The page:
The two most common soil amendments we have available that supply calcium are lime and gypsum.  The broad types of lime we use are calcitic lime (calcium carbonate, or CaCO3 ) and dolomitic lime (a combination of calcium carbonate and magnesium carbonate (MgCO3 )). Lime is an alkaline product, and it chemically de-activates acidity in the soil through the activity of the carbonate ion (CO32-).  Applying lime to a soil will raise the pH.  The other product we think of with respect to calcium is gypsum, a hydrated form of calcium sulfate (CaSO4 ).  Gypsum is neutral in pH, and since it has no carbonate ion as part of its makeup, it will not neutralize acidity.  However, it is much more soluble than most lime products (about 200 times as soluble), so it does make a very good source for soluble calcium and sulfate. In other words, applying gypsum to the soil will raise the calcium and sulfur levels of the soil, but it will not raise the pH.

Here's what elemental sulfur looks like from the bag. Photo courtesy of Planet Natural which sells this product at
Here’s what elemental sulfur looks like from the bag. Photo courtesy of Planet Natural which sells this product at

If your soil pH is in the desired range and your forage calcium levels are where they should be, there’s nothing you need to do to adjust these in the soil.  If your pH is too low, you need to add lime to bring it up where it belongs, and you may need to add a few hundred pounds per acre of gypsum (calcium sulfate) to provide both soluble calcium and sulfur (which is also often lacking in our soils).  Both lime and gypsum will provide calcium, but only lime will raise the pH.  Soils with high pH values generally also have very high calcium levels.  Applying lime to a soil that already has too high of a pH is never a good idea.  If the pH is too high, and we apply lime, we haven’t corrected the original problem, only made it worse.  If you have a soil with too high of a pH but you need to supply some sulfur, I usually recommend applying elemental sulfur.  This is a material that is consumed by a particular type of bacteria in the soil, and when that happens, they convert the elemental sulfur to hydrogen sulfate, or sulfuric acid.  That sounds extreme, but it’s exactly what these soils need to help bring the pH down a bit.  In this process we also supply the sulfate ion, which is exactly the same form of sulfur we apply with gypsum (and the form of sulfur that plants actually take up).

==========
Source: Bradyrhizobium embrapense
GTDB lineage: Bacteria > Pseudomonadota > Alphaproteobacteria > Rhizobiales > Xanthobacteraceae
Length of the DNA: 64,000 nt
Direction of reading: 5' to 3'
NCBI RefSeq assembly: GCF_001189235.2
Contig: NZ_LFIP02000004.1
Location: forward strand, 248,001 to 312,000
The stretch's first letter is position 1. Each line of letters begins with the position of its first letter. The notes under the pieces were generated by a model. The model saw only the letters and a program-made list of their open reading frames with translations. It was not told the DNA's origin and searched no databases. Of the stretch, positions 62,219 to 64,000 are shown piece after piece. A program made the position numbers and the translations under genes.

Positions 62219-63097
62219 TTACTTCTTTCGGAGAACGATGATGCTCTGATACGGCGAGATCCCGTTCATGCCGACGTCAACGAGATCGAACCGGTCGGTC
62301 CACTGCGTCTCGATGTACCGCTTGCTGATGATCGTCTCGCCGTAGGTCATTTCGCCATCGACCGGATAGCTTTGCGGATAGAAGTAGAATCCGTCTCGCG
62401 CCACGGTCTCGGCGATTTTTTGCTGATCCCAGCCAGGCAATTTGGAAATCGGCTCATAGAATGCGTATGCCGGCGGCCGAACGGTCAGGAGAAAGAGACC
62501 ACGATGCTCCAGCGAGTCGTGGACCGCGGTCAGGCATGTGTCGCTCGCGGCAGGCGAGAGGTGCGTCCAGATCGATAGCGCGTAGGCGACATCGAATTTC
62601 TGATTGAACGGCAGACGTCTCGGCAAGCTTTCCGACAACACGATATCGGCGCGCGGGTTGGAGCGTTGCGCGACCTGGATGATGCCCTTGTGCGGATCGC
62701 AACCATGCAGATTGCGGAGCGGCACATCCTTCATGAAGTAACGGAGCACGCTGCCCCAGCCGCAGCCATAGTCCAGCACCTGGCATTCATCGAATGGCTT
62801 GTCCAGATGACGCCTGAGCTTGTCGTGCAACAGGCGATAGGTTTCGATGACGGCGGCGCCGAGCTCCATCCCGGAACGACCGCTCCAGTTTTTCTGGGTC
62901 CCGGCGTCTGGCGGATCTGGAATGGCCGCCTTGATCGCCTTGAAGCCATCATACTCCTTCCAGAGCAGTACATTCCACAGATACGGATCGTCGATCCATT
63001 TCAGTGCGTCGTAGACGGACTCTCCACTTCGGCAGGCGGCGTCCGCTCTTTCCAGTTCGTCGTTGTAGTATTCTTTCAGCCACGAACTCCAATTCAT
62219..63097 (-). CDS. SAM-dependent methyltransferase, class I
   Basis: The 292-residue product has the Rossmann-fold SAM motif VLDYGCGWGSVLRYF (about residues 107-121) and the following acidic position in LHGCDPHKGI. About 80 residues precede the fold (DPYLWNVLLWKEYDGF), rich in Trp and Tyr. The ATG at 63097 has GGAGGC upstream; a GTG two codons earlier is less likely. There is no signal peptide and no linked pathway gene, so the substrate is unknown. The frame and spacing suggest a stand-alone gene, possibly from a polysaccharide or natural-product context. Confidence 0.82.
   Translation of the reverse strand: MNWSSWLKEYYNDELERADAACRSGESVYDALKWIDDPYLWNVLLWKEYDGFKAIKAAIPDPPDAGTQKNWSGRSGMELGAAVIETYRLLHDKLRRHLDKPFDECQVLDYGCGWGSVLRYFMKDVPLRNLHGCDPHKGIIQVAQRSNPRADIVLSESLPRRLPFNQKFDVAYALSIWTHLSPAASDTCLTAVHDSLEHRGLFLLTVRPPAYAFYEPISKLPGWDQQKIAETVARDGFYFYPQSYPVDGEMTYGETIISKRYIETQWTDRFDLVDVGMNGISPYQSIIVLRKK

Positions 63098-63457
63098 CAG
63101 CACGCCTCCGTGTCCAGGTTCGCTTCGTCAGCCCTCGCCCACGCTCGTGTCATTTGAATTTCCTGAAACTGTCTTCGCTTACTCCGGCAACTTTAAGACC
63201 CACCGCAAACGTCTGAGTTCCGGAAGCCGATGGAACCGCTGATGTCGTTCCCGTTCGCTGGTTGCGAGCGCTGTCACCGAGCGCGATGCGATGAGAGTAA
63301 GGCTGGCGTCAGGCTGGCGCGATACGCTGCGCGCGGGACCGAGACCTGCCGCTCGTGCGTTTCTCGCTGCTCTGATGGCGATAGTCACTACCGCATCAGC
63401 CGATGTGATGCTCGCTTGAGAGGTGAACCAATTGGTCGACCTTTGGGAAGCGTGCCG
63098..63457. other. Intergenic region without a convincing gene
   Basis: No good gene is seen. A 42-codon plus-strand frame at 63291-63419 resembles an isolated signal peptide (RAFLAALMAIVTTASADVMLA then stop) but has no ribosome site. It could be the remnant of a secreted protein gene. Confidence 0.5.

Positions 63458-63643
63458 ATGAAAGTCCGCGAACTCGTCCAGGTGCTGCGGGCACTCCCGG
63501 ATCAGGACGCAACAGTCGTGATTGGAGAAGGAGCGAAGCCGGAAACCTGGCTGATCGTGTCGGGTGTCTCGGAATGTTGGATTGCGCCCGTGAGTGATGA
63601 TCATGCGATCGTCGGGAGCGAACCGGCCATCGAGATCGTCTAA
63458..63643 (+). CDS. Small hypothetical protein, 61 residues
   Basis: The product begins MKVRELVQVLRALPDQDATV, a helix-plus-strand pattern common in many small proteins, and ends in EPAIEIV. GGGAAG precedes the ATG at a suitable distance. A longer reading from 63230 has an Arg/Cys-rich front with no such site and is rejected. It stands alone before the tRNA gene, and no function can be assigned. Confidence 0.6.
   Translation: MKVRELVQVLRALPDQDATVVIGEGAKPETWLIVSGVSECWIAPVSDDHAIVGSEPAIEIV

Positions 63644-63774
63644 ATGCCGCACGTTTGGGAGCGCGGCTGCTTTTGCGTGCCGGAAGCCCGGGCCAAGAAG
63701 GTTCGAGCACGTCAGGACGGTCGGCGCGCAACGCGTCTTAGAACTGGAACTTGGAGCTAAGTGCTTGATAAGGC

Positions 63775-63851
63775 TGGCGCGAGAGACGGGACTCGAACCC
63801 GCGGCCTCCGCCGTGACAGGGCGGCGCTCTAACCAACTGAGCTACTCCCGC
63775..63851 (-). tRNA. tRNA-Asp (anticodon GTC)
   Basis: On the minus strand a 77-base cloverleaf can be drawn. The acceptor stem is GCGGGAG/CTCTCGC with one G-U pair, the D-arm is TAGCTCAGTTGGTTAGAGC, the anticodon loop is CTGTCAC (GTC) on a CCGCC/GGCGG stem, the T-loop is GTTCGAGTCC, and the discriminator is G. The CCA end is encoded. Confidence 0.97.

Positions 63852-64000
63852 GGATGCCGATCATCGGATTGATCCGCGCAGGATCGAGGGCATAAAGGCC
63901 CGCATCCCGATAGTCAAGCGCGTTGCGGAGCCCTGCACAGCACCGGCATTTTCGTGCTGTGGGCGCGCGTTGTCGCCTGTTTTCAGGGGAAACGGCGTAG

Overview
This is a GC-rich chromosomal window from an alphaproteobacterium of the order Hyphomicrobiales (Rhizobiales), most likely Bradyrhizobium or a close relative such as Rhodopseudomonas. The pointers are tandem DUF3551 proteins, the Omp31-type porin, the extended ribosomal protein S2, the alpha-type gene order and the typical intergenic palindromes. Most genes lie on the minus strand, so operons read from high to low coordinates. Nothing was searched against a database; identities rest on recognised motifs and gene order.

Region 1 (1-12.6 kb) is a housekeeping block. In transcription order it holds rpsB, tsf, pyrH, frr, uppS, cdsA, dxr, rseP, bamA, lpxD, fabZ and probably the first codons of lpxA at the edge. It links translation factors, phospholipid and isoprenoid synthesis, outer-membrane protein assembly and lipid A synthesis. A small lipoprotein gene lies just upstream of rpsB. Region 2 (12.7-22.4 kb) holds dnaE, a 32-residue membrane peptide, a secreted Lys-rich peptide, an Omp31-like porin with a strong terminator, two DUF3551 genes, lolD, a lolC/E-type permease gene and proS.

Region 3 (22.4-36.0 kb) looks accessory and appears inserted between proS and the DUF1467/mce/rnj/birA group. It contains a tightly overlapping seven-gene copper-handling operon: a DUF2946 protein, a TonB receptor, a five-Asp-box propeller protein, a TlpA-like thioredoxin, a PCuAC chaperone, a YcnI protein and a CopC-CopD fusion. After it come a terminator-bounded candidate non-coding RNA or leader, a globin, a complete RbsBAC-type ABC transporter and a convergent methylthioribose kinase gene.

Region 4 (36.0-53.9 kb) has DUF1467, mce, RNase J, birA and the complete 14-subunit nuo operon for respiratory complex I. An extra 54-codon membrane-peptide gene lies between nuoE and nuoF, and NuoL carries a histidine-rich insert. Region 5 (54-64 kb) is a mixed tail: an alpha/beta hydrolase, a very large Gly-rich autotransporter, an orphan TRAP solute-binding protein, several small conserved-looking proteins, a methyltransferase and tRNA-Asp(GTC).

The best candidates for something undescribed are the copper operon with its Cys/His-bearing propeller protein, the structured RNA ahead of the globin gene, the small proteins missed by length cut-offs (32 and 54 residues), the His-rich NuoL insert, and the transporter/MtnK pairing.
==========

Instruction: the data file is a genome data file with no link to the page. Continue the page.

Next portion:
To sum this up, lime is only an appropriate soil amendment for soils with pHs under 7.0.  You should never apply lime to soils that are alkaline (those with pHs above 7.0).  If your soil has calcium base saturations of more than 80%, it is definitely not short of calcium.  If you have high pH, high calcium soils and a wet chemistry forage mineral analysis shows that you still don’t have enough calcium in your forages, it’s not because you’re short of calcium in the soil. In these situations, it will not do you any good to add lime or gypsum.  Instead, consider applying elemental sulfur to encourage the type of biological activity in the soil that will help the plants to reach what’s already there.

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Mark Kopecky
Mark Kopecky
Mark is the Soils Agronomist for Organic Valley and CROPP Cooperative. He has spent most of his life working in agriculture. After serving in the Marine Corps, Mark attended the University of Wisconsin-River Falls where he earned a Bachelor of Science in soil science and a minor in agronomy. He worked two years as a soil scientist with the Soil Conservation Service and then attended graduate school at UW-Madison where he completed a master’s degree in soil science. Mark worked for over 24 years an agriculture agent for UW-Extension providing education to farmers throughout Wisconsin, focusing on crop and soil management. In 2012, he accepted his current position, where he helps cooperative members and others to improve their crop and soil management skills. He and his family have operated a small grass based dairy farm in northern Wisconsin for over 20 years and have been members of Organic Valley since 2007.